Physicists Explain How Doctor Who’s TARDIS Works… In A White Paper

Physicists Explain How Doctor Who’s TARDIS Works… In A White Paper

Advanced technology in science fiction is usually described using techno-babble — a combination of made-up words and concepts with a tenuous connection to reality. Brave is the person who delves into real science and tries to make sense of say, the time-travelling TARDIS from Doctor Who. Yet, that’s exactly what theoretical physicists Ben Tippett and David Tsang have attempted.

It’s all contained in “The Blue Box White Paper”, a white paper submitted to preprint science archive arXiv by the pair. arXiv isn’t peer-reviewed, but it’s not like the paper is trying to put forward a crazy new notion that’ll change the way we view physics (or is it?).

What it does have is humour. Take this snippet, which tries to explain Einstein’s Theory of General Relativity using K-9:

Imagine an old quarry, the floor of which is covered in smooth lips and bumps and bowls. Suppose that one were to ask one’s robot dog to enter the quarry, and to fix its steering wheels in the forward pointing position. Over flat ground, if the instructions were followed, the tin dog would move along a straight line. The curved terrain of the quarry will cause the companion’s path to bend and twist and skew (Fig. 1). Similarly, in Einstein’s theory the curvature of spacetime accounts for the curved orbits of the planets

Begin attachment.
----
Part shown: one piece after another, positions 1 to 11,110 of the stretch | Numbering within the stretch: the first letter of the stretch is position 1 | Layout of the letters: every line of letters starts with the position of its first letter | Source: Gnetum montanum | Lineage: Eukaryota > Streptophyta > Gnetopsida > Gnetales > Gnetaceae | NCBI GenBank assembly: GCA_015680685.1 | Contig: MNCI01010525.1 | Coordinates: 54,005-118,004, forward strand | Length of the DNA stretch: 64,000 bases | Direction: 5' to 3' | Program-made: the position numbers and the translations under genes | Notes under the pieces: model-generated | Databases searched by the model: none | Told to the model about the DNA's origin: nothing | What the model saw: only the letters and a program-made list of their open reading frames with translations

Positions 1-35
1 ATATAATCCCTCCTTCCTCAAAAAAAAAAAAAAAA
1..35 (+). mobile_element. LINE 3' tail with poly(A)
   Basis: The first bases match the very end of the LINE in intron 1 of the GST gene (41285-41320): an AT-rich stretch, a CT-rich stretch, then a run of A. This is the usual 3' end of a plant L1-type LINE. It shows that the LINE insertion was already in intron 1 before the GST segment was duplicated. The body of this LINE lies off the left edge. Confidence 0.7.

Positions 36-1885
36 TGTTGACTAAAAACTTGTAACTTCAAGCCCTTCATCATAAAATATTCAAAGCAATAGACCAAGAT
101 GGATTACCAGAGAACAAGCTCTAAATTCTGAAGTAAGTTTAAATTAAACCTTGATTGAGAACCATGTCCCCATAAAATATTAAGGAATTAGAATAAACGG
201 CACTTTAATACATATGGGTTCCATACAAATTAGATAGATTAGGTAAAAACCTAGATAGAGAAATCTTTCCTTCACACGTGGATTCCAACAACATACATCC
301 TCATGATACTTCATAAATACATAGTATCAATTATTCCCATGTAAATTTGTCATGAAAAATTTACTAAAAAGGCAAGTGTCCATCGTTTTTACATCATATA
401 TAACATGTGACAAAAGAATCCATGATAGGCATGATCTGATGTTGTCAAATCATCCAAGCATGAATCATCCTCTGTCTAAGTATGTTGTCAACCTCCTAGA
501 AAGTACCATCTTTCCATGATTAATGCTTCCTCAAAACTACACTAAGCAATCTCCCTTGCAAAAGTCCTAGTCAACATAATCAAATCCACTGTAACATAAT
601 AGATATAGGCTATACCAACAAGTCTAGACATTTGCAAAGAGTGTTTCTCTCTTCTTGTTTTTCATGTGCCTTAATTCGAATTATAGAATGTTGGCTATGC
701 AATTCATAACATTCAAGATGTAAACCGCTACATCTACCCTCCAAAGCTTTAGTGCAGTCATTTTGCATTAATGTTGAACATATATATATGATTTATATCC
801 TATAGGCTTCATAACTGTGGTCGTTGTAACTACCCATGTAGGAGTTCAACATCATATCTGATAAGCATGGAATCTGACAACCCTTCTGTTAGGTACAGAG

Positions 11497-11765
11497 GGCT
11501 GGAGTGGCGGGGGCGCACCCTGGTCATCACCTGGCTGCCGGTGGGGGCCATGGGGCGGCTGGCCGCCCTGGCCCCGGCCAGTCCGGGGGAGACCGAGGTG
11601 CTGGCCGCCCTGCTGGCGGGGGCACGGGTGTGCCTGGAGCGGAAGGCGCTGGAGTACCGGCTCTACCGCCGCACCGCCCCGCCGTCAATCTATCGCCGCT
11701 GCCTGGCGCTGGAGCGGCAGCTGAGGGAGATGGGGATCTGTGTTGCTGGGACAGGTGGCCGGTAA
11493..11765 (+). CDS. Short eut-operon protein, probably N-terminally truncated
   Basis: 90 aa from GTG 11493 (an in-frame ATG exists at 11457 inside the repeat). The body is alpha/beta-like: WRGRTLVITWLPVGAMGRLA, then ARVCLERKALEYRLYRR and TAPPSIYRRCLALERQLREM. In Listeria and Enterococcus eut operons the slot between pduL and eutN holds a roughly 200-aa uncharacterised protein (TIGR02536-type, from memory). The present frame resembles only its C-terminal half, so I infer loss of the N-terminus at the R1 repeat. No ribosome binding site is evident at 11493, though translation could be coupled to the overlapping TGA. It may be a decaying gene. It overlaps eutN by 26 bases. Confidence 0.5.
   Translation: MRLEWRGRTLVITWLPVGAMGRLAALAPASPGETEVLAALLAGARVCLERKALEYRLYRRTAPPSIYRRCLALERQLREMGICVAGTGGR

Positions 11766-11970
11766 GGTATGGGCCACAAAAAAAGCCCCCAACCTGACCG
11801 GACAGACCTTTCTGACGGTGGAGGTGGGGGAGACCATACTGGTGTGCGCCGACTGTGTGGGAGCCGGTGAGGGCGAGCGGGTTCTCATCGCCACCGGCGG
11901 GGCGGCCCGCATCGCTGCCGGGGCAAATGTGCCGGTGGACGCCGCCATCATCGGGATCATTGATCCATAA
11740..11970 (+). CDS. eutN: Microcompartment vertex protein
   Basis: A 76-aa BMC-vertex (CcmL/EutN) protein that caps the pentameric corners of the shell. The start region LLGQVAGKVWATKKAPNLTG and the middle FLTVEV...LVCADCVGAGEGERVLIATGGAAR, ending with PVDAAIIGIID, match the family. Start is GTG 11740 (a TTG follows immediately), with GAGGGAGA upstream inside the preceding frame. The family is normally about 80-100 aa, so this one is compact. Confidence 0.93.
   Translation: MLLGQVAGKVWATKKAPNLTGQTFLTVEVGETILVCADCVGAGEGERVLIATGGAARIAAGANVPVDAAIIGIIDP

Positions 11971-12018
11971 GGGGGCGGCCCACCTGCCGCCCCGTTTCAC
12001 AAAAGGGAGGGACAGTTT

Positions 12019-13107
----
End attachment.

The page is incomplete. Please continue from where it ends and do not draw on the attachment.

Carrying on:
Unlike the geometry of the floor of the quarry, in Einstein’s theory the curvature is dynamic. Both the degree to which the spacetime is curved and the character of the curvature depend upon the quantity and character of the matter present. The mathematical relationship between the curvature and the matter is called the Einstein Equation.

The full paper is 17 pages, but it’s not that dense and perfect for an afternoon read, especially if you’re planning a late weekend trip through time.

[arXiv, via Motherboard]

Image: Benjamin K Tippett / David Tsang